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Luca Badoer

25th January 1971 (Age 49)
Montebelluna, Veneto
Most recent race (in database):

Luca Badoer has raced in more Grands Prix (50) without scoring a championship point than anyone else. He was Ferrari’s test driver throughout the team’s unprecedented success in the early 2000s but a somewhat sentimental opportunity to race for the team in 2009 proved to be a disaster.

Early career – controversy and success

He graduated from karts to the Italian Formula 3 series in 1989 with Pino Trivellato and won the following year’s final round with a MRD Racing Ralt RT33-Alfa Romeo. Badoer joined the new Supercars team for 1991 but a string of mid-season victories ended when his Dallara F391-Alfa Romeo was disqualified at Mugello for using an unscrutineered tyre. It was a bitter end to his title aspirations.

Badoer left the sourness behind and dominated Formula 3000 in his rookie year. His Team Crypton Reynard 92D-Cosworth won three races in a row and he clinched the title with another victory at Nogaro.

Formula 1 with Lola, Minardi and Forti

That success won promotion to Formula 1 in 1993 but his BMS Scuderia Italia Lola T93/30-Ferrari was way off the pace. Badoer finished seventh at Imola – the best result of his season and career – but the uncompetitive programme folded after the European season.

The team joined forces with Minardi in 1994, with Badoer as test driver. He returned to a race seat with the team in 1995 before switching to the even smaller Forti concern a year later. There were very occasional reminders of his pace, but Badoer rolled in Argentina and was too often seemingly disinterested.

The Ferrari years and disappointment at the Nürburgring

His F1 career appeared over when Forti closed its doors after the 1996 British GP so Badoer raced in the 1997 FIA GT series before joining Ferrari as test driver for 1998. It was a role that he held for over a decade – pounding the lonely tarmac at Fiorano to give Michael Schumacher an extra 10th of a second or so.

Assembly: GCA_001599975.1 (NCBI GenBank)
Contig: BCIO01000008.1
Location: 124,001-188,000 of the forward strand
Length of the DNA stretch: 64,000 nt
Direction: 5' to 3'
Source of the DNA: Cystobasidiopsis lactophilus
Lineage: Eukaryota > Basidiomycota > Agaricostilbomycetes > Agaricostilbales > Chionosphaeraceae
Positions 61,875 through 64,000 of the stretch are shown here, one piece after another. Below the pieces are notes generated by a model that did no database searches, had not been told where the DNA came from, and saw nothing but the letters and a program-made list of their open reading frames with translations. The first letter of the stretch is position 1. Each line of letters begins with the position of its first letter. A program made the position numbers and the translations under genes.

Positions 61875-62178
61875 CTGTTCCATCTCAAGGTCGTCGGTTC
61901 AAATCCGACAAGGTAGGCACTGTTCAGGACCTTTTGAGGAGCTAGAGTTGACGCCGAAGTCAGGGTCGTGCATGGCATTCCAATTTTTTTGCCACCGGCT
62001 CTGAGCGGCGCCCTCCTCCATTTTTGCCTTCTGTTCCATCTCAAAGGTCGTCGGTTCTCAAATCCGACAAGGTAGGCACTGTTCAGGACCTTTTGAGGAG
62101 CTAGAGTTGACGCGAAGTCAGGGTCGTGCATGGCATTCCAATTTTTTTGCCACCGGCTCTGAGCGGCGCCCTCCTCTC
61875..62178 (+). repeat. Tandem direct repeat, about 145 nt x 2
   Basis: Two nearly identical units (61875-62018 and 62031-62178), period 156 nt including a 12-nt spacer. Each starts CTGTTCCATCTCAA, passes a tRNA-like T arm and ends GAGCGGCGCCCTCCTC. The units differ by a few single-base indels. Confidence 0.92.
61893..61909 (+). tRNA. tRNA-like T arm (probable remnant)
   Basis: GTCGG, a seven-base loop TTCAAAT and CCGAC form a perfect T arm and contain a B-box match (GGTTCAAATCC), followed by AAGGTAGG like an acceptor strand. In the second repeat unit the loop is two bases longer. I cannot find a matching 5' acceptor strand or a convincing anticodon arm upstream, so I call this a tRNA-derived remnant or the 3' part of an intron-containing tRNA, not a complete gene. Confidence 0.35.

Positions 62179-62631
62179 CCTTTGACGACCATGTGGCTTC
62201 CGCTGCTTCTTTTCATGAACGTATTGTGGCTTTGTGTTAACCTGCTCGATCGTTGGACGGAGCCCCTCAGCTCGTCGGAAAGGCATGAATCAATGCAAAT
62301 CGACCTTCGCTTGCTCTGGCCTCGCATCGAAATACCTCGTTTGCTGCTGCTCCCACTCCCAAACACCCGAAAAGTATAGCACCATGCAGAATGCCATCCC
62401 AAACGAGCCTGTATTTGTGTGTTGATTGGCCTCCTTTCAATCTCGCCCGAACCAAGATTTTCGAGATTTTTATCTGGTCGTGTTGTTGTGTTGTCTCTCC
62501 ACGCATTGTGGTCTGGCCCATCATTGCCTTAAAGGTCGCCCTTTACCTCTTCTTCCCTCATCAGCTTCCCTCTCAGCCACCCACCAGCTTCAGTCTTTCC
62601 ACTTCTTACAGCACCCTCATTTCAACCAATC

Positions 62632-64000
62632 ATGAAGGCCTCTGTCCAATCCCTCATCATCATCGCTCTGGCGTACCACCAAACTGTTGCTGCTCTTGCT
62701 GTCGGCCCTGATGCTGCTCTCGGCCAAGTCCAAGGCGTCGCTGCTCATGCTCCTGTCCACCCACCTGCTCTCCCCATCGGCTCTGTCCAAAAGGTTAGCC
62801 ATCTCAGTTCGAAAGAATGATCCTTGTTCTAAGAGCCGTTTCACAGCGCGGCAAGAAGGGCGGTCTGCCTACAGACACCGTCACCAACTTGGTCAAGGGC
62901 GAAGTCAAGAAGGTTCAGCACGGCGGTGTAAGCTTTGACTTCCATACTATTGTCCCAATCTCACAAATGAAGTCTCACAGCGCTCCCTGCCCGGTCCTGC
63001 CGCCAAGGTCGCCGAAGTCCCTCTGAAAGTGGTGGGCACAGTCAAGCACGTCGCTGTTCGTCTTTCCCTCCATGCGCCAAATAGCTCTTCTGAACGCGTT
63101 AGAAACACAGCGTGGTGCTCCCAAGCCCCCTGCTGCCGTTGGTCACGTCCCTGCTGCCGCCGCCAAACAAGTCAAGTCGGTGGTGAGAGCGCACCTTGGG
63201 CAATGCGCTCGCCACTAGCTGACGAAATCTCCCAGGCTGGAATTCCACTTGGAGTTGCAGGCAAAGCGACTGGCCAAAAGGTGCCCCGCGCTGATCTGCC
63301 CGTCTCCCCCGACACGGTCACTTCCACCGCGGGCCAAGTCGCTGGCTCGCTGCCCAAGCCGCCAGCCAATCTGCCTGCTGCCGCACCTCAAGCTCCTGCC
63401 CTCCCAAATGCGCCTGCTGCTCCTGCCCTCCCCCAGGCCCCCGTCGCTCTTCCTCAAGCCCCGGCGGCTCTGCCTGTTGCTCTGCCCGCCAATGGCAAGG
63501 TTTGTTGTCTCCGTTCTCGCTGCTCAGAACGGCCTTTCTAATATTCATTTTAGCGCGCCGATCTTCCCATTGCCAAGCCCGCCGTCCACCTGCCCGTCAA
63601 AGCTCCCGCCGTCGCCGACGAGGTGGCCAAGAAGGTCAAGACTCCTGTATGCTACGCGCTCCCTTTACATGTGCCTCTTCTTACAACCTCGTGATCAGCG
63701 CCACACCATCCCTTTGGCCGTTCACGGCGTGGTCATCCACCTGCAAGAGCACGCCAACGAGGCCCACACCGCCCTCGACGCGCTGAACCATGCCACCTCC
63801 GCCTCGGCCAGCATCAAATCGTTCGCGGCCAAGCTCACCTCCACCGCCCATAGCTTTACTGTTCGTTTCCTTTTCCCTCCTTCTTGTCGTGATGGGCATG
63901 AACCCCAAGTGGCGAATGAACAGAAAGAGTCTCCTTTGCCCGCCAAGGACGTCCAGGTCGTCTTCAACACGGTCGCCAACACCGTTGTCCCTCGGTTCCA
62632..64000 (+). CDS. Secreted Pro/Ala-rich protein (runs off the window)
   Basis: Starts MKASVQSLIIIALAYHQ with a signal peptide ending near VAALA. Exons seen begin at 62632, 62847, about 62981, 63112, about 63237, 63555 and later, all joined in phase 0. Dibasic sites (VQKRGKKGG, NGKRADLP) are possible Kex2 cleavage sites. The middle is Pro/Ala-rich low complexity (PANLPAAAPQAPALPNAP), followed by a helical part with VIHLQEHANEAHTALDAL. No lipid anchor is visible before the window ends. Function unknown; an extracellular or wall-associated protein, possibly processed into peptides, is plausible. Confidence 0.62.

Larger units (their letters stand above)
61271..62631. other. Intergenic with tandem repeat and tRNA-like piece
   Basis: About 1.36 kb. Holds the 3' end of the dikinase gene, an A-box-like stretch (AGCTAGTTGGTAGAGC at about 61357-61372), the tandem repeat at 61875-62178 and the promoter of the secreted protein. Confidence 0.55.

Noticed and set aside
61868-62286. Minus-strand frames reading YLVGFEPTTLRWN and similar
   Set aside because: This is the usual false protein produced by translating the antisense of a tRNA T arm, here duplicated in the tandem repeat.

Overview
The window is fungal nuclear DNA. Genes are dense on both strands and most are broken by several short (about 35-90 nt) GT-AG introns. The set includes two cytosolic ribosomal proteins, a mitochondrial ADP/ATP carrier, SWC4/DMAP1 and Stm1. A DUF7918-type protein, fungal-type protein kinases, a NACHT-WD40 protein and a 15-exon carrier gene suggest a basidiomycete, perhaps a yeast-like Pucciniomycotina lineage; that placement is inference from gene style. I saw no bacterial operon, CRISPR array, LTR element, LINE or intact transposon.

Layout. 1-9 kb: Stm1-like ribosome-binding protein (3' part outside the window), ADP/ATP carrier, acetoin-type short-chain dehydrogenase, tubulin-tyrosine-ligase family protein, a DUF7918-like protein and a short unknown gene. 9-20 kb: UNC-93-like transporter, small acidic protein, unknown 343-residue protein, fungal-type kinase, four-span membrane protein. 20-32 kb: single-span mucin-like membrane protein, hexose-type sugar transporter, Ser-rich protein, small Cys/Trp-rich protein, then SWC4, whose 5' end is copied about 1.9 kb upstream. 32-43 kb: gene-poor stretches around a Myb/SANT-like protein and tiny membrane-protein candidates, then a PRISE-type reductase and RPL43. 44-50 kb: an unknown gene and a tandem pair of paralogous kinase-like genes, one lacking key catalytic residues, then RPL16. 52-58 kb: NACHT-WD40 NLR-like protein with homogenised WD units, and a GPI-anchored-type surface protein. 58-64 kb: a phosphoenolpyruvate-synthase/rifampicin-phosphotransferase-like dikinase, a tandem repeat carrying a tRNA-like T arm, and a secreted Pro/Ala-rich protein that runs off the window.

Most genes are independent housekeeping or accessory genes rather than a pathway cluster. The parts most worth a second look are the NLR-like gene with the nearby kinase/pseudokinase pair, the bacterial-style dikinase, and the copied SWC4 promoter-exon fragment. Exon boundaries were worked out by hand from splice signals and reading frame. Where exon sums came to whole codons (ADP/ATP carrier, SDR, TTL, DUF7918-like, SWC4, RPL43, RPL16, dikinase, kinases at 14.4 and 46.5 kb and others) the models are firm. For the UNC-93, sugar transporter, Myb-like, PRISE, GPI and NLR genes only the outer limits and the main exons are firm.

Badoer was not quite finished as a race driver however and he combined his Ferrari duties with racing for Minardi in 1999. That year’s chaotic European GP at the Nürburgring proved Badoer’s greatest and most frustrating day as an F1 driver. Changeable conditions and numerous accidents was recipe for a freak result. Badoer had worked his Minardi into fourth position – far higher than he had run before – only for his gearbox to let go just 13 laps from the finish and his frustration only too evident.

Badoer then concentrated on his testing role for Ferrari and had not raced in any category for almost a decade when Felipe Massa was injured while practising for the 2009 Hungarian GP. Badoer was rewarded for his loyalty but his performances in the European and Belgian GPs were perhaps the worst in the history of the great team. Hopelessly out of sorts, he was the slowest qualifier on both occasions. He finished last in Belgium as team-mate Kimi Räikkönen won the race.

Although Giancarlo Fisichella’s own travails after replacing his countryman put those performances in some context, those two GPs were a sad epitaph to Luca Badoer’s once-promising career. He continued with the team’s test operation for one more season.

Championship seasons

Season Name Starts Poles Podiums Wins Position Points
2009 F1 World Championship
Scuderia Ferrari Marlboro
2 0 0 0
0% win rate
25th 0
1999 F1 World Championship
Fondmetal Minardi Ford
15 0 0 0
0% win rate
1996 F1 World Championship
Forti Grand Prix
6 (5) 0 0 0
0% win rate
1995 F1 World Championship
Minardi Scuderia Italia
16 (1) 0 0 0
0% win rate
1993 F1 World Championship
Lola BMS Scuderia Italia
12 (2) 0 0 0
0% win rate
1992 FIA International F3000 Championship
Crypton Engineering
10 5 5 4
40% win rate
1st 46
1991 Italian F3 Championship 4th 34
1990 Italian F3 Championship 10th 13